On 7 August 2017 the Food Standards Agency (FSA) and Food Standards Scotland (FSS) announced that 21,000 eggs imported into the UK from farms in Belgium and the Netherlands were contaminated with the pesticide Fipronil. The number of contaminated eggs imported into the UK is now estimated at 700,000 and around 70 different products containing eggs potentially contaminated with Fipronil have been recalled. Investigations into the incident in Europe are continuing.
The cost of the recalls has yet to be quantified but the losses (which will include the cost of the product recalls, business interruption losses, damage to reputation, and the settlement of any third party compensation claims) may be significant. Some parties will be looking to recoup their losses from other parties down the supply chain and, where relevant, their insurers.
Key takeaways that every business should know
Consumer Affairs Australia and New Zealand (CAANZ) has undertaken the first review of the ACL since its inception in 2011 and has released its final report. Herbert Smith Freehills have summarised below the key legislative proposals that all businesses should be aware of.
The "Fitness Check"
The European Commission has conducted a "Fitness Check" of six key consumer protection and advertising protection directives:
- The Misleading and Comparative Advertising Directive (2006/114/EC) – which prohibits advertising that misleads traders and regulates comparative advertising.
- The Unfair Commercial Practices Directive (2005/29/EC) – which prohibits misleading and aggressive commercial practices.
- The Price Indication Directive (98/6/EC) – which deals with the indication of the selling price and the price per unit of measurement of products offered to consumers.
- The Unfair Contract Terms Directive (93/13/EEC) – which protects against the use by traders of standard contract terms which create a significant imbalance in the parties' rights and obligations to the detriment of the consumer.
- The Sales and Guarantees Directive (1999/44/EC) – which sets the rules (and remedies) for when products are in conformity with the contract and deals with commercial guarantees.
- The Injunctions Directive (2009/22/EC) – which enables injunctions to be obtained if a trader’s practice breaches EU consumer law.
In this article, we present a summary of significant products liability cases from October 1, 2015, to September 30, 2016. Our article covers a range of developments concerning failure to warn claims, the exercise of personal jurisdiction, federal preemption, expert testimony as to causation, the learned intermediary doctrine, and class actions.
In a landmark judgment on the meaning of "defect" under the Consumer Protection Act 1987 ("the Act"), Mr Justice Hickinbottom in the High Court case of Wilkes v DePuy adopted an objective test for safety by reference to what the public at large are entitled to expect of the product and departed in a number of respects from the approach taken by Mr Justice Burton in A v National Blood Authority ("A v NBA"), over 15 years ago.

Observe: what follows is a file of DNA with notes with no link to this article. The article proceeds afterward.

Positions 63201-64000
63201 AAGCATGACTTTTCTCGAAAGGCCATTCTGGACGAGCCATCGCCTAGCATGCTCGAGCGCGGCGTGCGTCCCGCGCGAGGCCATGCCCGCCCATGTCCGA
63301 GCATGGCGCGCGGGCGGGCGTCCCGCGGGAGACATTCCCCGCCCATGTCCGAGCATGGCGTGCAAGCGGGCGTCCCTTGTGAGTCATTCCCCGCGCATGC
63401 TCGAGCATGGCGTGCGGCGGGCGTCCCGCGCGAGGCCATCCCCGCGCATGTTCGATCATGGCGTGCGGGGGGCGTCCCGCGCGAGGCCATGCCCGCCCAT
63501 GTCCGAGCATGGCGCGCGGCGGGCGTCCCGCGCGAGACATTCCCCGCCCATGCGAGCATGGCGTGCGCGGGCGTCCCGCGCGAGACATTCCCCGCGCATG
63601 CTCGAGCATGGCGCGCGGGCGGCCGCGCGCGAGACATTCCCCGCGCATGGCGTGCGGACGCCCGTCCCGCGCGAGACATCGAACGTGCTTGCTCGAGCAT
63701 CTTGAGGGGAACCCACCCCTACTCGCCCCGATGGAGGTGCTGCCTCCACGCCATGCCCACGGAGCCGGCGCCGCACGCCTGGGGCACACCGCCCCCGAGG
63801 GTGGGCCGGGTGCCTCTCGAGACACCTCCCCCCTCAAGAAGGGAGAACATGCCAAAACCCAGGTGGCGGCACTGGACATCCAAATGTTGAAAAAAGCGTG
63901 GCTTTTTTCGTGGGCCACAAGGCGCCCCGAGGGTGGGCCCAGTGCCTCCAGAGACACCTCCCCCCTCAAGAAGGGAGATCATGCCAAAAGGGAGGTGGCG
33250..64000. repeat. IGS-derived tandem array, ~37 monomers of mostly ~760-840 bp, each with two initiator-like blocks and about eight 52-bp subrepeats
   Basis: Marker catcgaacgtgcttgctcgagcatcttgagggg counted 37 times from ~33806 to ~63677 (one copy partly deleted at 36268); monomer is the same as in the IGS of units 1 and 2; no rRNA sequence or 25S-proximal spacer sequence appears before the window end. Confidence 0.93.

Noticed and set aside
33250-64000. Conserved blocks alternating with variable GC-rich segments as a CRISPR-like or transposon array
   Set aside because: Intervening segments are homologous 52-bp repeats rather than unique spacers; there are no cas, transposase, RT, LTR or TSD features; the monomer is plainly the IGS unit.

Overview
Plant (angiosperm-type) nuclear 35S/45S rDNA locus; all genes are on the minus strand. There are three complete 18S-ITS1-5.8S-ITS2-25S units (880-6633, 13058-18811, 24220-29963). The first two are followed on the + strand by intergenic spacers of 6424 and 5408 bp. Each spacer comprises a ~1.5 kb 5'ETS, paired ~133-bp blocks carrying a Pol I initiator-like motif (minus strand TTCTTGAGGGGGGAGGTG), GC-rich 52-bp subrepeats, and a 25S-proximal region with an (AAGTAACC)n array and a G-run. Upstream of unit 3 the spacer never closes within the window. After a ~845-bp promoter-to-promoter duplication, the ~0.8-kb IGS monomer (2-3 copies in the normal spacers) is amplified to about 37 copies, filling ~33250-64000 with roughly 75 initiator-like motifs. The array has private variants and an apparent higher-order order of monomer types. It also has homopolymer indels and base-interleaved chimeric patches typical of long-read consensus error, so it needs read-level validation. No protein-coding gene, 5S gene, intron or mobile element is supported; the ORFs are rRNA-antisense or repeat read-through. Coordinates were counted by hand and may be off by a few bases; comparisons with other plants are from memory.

In January 2017 the UK Government published its response to the views received following its consultation on proposals to support Automated Vehicle Technology ("AVT") and Advanced Driver Assistance Systems ("ADAS"). The project is aimed at overcoming domestic regulatory issues that might be encountered by British citizens and businesses.
The Court of Appeal has upheld a decision of the Commercial Court that found an insurer could not rely on a notification condition precedent to avoid liability under a public and product liability policy. The judgment in Zurich Insurance PLC v Maccaferri Limited  EWCA Civ 1302 confirms the helpful guidance provided by the Commercial Court on the construction of phrases commonly seen in notification provisions in liability policies.
Read our full bulletin on this case here.
The Court of Appeal has confirmed that where an end user has knowledge of the defects in a product, it is not able to bring a claim for any subsequent loss resulting from that defect. It held that an end user company would be deemed to have knowledge even where its senior managers were not aware. It is sufficient that employees entrusted with the task of maintaining and operating the defective equipment in a safe manner had such knowledge: Howmet Limited v Economy Devices Limited & Ors  EWCA Civ 847.
In this article, published in Law Journal Newsletters, we consider who will be held liable if objects created through the use of 3D printing technology, and distributed to consumers and other users, turn out to be defective and unreasonably dangerous from the perspective of United States law as well as the regulatory environment in the United Kingdom.
In this guide, published as a chapter of the International Comparative Legal Guide to Product Liability 2016, we consider the types of liability to which producers and distributors of defective products may be exposed, and the scope of product liability and recall insurance policies. It also outlines practical considerations for insureds in product recall planning and compliance with the requirements of their insurance.